FC-31: China’s Next Carrier Jet is Stolen and Stealthy

April 18, 2020 Blog Brand: The Buzz

FC-31: China’s Next Carrier Jet is Stolen and Stealthy

China’s expanding aircraft carrier fleet needs fighters — and they might be stealthy.

In 2012, investigators traced a breach in an F-35 database with a high degree of certainty to China. The breech seemed to focus on the F-35 design, electronic systems, and performance data specifically.

China’s aviation industry has been reliant on foreign designs for their airframe and engines especially. The J-11 fighter is essentially a copy of Russia’s Sukhoi Su-27 fighter. Though initial copies of the airframe were license-built using Russian-supplied kits, later models were likely unlicensed copies.

The J-15, China’a only carrier-based fighter, also draws heavily on the Su-33 and from the J-11. Both designs have suffered in the past from underpowered and unreliable engines, opting to use Russian designs instead when possible.

The FC-31 is just a prototype for now, but may be the successor to the J-15—and it also relies on design elements from other countries, namely the United States’ F-35 Joint Strike Fighter.

Destined for Carriers?

In 2012, images popped up online that showed one of China’s newer fighters, the FC-31. It looks somewhat similar to another aircraft—the United States’ F-35 Joint Strike Fighter.

The FC-31 is a stealth fighter. Unlike its more famous cousin, the Chendu J-20, the FC-31 prototype does not have canards, small control surfaces near the cockpit that increase lift and aid maneuverability. These surfaces are inconsistent with stealth designs, thus the FC-31 may in fact be stealthier than the J-20.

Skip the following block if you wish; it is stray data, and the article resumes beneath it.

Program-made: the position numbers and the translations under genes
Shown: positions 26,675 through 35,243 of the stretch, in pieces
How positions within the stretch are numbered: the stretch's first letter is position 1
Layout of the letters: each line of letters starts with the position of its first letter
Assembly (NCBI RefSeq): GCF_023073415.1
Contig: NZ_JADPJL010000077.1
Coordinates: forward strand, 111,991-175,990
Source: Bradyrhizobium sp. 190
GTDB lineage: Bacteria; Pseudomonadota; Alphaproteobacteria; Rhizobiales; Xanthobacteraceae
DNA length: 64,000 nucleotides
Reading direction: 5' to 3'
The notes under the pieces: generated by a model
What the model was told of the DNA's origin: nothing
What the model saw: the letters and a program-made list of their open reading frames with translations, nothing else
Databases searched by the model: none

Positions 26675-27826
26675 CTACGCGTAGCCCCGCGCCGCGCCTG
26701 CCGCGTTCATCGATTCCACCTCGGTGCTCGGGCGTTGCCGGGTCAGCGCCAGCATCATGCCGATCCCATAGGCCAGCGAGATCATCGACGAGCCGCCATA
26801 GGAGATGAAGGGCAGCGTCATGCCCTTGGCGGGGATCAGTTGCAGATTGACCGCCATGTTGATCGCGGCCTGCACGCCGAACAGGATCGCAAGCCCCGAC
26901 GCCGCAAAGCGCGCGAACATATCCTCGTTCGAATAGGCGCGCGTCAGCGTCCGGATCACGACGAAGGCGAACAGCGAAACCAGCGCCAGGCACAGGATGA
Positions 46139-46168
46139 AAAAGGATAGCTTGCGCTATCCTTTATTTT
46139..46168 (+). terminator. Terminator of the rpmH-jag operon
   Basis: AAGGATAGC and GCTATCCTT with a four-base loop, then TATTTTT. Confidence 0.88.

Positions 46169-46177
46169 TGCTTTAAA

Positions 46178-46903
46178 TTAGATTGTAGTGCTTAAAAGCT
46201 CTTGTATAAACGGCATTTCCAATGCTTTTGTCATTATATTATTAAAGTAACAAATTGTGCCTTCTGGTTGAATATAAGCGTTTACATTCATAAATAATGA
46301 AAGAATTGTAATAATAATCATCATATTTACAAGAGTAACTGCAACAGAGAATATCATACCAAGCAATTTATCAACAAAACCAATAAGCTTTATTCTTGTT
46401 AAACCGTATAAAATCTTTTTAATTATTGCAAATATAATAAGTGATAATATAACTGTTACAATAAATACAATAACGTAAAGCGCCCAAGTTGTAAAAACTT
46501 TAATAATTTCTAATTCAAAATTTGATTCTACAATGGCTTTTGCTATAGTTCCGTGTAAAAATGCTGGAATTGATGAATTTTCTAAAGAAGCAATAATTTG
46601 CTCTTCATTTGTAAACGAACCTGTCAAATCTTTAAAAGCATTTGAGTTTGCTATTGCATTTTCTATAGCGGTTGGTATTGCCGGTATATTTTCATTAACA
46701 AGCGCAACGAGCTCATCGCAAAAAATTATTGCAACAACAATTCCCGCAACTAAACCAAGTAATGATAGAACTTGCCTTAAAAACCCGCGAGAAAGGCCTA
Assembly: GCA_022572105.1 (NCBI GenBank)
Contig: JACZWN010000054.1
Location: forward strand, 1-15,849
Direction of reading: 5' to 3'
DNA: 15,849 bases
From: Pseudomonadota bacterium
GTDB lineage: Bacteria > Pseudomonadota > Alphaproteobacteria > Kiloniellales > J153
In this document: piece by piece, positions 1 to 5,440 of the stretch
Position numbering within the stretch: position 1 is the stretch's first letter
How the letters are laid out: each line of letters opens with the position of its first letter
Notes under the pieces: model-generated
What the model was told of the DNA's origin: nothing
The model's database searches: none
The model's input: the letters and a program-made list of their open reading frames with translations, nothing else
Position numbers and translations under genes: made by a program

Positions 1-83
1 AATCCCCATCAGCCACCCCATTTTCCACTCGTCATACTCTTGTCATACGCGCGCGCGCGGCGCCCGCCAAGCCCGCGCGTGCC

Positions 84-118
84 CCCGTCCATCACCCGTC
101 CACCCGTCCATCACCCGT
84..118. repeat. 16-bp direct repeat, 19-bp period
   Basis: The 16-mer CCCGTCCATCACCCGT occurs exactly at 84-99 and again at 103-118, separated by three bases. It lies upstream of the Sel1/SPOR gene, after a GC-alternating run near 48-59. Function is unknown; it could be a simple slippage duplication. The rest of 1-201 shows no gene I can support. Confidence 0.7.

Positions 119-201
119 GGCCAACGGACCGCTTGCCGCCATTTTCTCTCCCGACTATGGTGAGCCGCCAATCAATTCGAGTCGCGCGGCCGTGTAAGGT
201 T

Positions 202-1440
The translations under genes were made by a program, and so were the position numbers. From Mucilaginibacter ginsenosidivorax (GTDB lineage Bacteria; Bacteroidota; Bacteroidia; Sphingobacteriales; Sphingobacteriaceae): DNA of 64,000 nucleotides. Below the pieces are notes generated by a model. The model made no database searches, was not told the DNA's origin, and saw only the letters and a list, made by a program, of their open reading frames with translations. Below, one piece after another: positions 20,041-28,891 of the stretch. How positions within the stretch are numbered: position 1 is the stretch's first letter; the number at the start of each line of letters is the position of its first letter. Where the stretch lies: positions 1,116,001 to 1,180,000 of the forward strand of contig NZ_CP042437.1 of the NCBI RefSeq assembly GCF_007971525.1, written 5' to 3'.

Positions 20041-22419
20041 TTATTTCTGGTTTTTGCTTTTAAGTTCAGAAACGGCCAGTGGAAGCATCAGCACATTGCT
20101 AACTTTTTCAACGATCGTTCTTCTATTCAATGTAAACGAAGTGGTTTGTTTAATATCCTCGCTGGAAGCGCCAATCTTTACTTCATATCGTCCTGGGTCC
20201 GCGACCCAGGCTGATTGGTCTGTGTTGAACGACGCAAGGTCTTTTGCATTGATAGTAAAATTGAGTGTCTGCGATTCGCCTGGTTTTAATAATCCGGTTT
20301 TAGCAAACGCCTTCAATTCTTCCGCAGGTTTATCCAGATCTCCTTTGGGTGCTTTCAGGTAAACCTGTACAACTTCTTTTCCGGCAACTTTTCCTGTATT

The FC-31 also lacks thrust-vectoring nozzles like the F-22 Raptor. Airplanes with thrust-vectoring nozzles are able to direct the direction of their exhaust, increasing maneuverability.

Curiously, the FC-31’s landing gear has a double nose wheel, indicating a possible future on one of China’s aircraft carriers. While dual nose wheels are not exclusively reserved for aircraft carrier jets, they do provide an advantage, as landing on flattops—especially with weapons attached and/or a heavy fuel load—is taxing on an airframe. Dual wheels increase an airframe’s robustness and longevity.

Carrier Fleet Expands

As China’s ambitions in the South China Sea have expanded, so has their carrier fleet. There are currently two aircraft carriers in the People’s Liberation Army Navy, the Liaoning, and a similar Type 002 aircraft carrier that is expected to be commissioned this year.

While the Liaoning and the Type 002 both have a ski-jump bow to assist jets taking off, the next two aircraft carriers Beijing is planning will not. Both the Type 003 and the Type 004 will be larger and more modern than their predecessors and have catapult-assisted take-off mechanisms—they Type 004 is even rumored to incorporate an advanced form of nuclear propulsion.

In order to fill these aircraft carriers, China could either build more of the J-15s, which have reliability issues and are non-stealthy, or ramp up production of the FC-31. The stealthy choice would be logical, as China’s other stealth fighter, the J-20, does not have an obvious carrier role.

Stealth on the Flattop

Regardless of which airframe China decides to use to stock its aircraft carriers, the FC-31 appears to be a capable airframe. If previous Chinese engine troubles can be rectified, then the FC-31 seems positioned to excel as a dual-engine stealth fighter. Still, one can’t help but ask, when will China’s fighter designs be completely domestic, rather than based on stolen, copied tech?

Caleb Larson is a Defense Writer with The National Interest. He holds a Master of Public Policy and covers U.S. and Russian security, European defense issues, and German politics and culture.

Image: Creative Commons.